As with any surgical procedure, there are risks and potential complications associated with total ankle replacement. These can include infection, blood clots, nerve damage, and problems with the artificial joint such as loosening or wear over time. Your surgeon will discuss these risks with you before the procedure and help you understand what you can do to minimize your risk of complications. You can also read more about the surgery and any potential complications on this site.


  1. How long does a total ankle replacement last?

Ankle replacements can last for many years, but they are not necessarily considered a permanent solution. The lifespan of an artificial joint can vary depending on factors such as the patient’s age, weight, activity level, and the extent of their arthritis. Some patients may need to have their ankle replacement revised or replaced after several years, while others may enjoy many years of pain-free mobility. Recent analysis of the data suggests an average of 1-1.5% of implants may fail each year post implantation. As such 85-90% of implants are likely to be in place after 10 years.


  1. How much does total ankle replacement surgery cost?

The cost of surgery can vary depending on factors such as the geographic location, the surgeon’s fees, and the extent of the surgery. In the United States, the cost can range from $20,000 to $40,000 or more, depending on the specific circumstances. In the UK, the cost of total ankle replacement surgery is generally covered by the National Health Service (NHS), however to fund this outside of the health services the costs could range from £12,000 to £18,000 depending on the surgeon and the facility performing the surgery.


  1. How is total ankle replacement surgery performed?

This surgery is typically performed under general anaesthesia, and involves making an incision at the front of the ankle to access the joint. The damaged joint is then removed and replaced with an artificial joint made of metal and plastic. The surgeon may use screws or other hardware to secure the new joint in place. The incision is then closed and the patient is monitored for any potential complications. I use the Infinity total ankle replacement and the Prophecy pre-operative navigation system which produces patient specific guides. This ensures that the implant is best positioned and sized to fit the particular anatomy exactly on the basis of pre-operative CT scans. You can watch the animation of the surgical process here.


  1. What kind of rehabilitation is required after total ankle replacement surgery?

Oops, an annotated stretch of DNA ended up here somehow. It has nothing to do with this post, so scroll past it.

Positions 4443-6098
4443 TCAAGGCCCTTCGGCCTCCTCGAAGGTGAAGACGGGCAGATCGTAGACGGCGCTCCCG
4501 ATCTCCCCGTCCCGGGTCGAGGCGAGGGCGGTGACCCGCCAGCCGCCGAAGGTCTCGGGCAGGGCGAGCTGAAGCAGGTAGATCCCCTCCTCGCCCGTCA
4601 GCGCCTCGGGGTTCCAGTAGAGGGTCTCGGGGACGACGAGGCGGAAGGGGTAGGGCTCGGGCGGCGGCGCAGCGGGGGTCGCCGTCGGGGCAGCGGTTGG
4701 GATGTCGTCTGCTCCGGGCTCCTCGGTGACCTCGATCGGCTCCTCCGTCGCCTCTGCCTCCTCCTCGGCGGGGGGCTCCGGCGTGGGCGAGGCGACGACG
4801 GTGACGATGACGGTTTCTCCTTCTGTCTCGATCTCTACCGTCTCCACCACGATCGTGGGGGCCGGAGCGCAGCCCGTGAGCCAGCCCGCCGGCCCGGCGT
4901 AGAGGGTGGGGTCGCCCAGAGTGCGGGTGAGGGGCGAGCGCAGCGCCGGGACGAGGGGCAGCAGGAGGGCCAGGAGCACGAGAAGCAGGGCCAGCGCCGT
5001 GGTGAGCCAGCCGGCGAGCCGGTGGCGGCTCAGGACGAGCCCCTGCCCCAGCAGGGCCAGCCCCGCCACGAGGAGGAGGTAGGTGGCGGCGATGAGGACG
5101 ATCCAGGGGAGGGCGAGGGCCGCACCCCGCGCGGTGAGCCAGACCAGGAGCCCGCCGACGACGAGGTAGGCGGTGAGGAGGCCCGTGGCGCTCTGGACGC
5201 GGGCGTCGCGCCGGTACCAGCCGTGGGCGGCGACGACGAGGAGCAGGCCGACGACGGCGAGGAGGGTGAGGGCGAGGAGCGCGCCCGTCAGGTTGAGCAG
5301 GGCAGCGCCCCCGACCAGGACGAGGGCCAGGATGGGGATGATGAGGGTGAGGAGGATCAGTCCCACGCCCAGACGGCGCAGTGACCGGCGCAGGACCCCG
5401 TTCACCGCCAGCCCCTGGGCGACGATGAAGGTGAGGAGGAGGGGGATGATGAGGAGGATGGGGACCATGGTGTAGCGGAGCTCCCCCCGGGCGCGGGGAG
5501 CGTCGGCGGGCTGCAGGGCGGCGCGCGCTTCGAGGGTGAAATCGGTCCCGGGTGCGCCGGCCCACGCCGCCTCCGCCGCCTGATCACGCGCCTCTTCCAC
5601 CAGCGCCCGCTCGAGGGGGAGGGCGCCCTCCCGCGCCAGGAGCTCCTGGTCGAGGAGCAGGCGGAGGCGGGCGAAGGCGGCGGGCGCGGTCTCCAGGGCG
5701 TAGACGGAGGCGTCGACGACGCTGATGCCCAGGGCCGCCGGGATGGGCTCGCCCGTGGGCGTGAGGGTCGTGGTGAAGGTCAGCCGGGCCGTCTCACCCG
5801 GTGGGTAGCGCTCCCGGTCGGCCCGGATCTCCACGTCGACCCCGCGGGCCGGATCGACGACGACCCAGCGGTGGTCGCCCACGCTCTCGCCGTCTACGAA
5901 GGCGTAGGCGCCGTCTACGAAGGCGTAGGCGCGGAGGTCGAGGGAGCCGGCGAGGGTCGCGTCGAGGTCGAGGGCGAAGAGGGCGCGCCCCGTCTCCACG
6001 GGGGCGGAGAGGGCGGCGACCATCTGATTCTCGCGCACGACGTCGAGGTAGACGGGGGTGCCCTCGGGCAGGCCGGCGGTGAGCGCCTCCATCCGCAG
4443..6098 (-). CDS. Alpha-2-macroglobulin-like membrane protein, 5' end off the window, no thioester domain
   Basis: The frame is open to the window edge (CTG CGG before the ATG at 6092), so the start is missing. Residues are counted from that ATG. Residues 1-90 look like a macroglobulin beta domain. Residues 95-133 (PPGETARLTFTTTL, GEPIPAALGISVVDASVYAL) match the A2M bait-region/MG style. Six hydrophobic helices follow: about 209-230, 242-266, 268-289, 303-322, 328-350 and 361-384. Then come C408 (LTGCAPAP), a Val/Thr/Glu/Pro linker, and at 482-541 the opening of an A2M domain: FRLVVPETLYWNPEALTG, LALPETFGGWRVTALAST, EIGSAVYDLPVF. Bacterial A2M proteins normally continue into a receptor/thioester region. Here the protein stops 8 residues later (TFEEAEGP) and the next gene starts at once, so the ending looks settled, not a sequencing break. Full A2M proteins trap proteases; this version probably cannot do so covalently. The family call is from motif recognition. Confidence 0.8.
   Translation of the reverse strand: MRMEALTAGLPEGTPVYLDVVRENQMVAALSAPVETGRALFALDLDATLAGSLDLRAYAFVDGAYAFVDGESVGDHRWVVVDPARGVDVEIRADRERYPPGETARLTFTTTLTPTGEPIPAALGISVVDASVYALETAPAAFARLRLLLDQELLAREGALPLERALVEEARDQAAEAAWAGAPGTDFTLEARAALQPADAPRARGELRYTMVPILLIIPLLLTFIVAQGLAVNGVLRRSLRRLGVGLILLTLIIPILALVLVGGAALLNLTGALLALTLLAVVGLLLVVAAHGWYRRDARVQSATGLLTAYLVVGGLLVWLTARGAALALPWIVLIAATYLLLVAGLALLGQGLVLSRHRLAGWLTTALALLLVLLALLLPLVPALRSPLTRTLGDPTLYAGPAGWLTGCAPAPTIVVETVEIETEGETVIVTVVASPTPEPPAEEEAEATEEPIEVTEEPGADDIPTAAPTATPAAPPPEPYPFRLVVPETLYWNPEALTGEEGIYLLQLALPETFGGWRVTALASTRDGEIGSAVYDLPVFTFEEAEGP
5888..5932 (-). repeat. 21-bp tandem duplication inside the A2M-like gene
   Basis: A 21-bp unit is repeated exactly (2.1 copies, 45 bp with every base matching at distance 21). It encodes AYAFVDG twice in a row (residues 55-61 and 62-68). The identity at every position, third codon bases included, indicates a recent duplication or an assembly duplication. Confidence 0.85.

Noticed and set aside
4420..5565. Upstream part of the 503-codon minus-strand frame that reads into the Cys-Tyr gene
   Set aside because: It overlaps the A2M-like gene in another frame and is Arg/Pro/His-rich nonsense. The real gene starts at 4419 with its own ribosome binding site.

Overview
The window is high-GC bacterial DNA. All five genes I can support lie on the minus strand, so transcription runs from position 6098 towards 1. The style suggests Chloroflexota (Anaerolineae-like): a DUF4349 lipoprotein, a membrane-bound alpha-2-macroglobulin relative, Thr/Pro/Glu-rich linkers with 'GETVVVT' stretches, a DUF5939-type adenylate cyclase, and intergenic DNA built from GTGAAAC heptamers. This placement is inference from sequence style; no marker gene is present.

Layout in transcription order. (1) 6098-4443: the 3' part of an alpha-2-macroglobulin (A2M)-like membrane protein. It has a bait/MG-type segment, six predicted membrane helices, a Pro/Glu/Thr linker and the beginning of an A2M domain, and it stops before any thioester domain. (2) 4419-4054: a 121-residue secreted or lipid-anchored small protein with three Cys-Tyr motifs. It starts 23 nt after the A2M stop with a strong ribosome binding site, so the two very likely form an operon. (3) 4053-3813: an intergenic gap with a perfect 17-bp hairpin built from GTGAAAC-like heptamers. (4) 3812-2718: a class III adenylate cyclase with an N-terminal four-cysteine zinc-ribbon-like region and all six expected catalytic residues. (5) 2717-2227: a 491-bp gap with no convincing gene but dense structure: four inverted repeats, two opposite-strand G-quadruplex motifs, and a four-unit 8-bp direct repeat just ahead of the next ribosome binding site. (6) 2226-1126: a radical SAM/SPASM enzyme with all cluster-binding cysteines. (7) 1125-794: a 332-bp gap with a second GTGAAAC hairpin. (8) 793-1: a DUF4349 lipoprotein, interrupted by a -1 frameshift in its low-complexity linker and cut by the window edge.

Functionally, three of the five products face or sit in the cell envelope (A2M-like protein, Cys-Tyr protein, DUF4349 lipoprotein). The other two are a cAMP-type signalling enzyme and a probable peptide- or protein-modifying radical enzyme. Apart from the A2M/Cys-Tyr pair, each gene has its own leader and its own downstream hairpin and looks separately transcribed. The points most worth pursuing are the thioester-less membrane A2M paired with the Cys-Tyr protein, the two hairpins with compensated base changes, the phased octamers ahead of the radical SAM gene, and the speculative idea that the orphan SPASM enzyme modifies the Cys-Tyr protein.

Physiotherapy and rehabilitation exercises are an important part of the recovery process after total ankle replacement surgery. Patients may work with a therapist to learn exercises to improve their range of motion, strength, and balance. They may also use special equipment such as crutches or a walking boot to help support the ankle as it heals. The specific type and duration of physical therapy will vary depending on the patient’s individual needs and the extent of their surgery. The aim is to improve the range of motion and strengthen the muscles around the lower leg.


  1. When can I return to normal activities after total ankle replacement surgery?

The timeline for returning to normal activities after total ankle replacement surgery can vary depending on the individual patient and the extent of the surgery. In general, patients should avoid putting weight on the ankle for the first two weeks after the surgery, and should gradually increase their activity level as directed by their surgeon and physical therapist. It may take several months to a year to fully return to higher impact activities. Low impact exercise such as cycling, walking, golf and swimming can commence by 6 months post surgery. High impact sports are not recommended if you have a total ankle prosthesis although a social game of tennis or a brisk hike is often tolerated.


  1. How does total ankle replacement compare to ankle fusion surgery?

Ankle fusion surgery is an alternative to replacement for patients with severe ankle arthritis or other damage to the ankle joint. Ankle fusion involves fusing the bones of the ankle joint together, which can eliminate the pain but also limit mobility. A replacement preserves more of the natural movement of the ankle joint, but may not be suitable for all patients depending on their individual circumstances. Your surgeon can help you decide which option is best for you based on your specific needs and goals.



Ali Abbasian is a Consultant Orthopaedic Surgeon specialising in Foot and Ankle Surgery – click here to find out more  or get in touch 

The Marathon – Final week preparations

The final week before a marathon can be both exciting and nerve-wracking. As someone who has recently run the Paris marathon and with the London marathon coming up in just one week, I understand the importance of proper preparation. Here are some final week preparations that worked for me:

Nutrition – It’s important to fuel your body with the right nutrients before a marathon. This means sticking to a balanced diet and avoiding foods that may upset your stomach. One week before the marathon, I focused on eating complex carbohydrates, lean protein, and healthy fats. I also made sure to hydrate throughout the day.

Alcohol – While it’s tempting to celebrate the upcoming race with a few drinks, it’s best to avoid alcohol in the week leading up to the marathon. Alcohol can dehydrate you and affect your sleep, which can negatively impact your performance on race day.

Foot hygiene – Taking care of your feet is crucial during the final week before a marathon. Make sure to keep your feet clean and dry, and wear clean socks every day. You may want to use a foot cream to keep your feet moisturised and prevent blisters.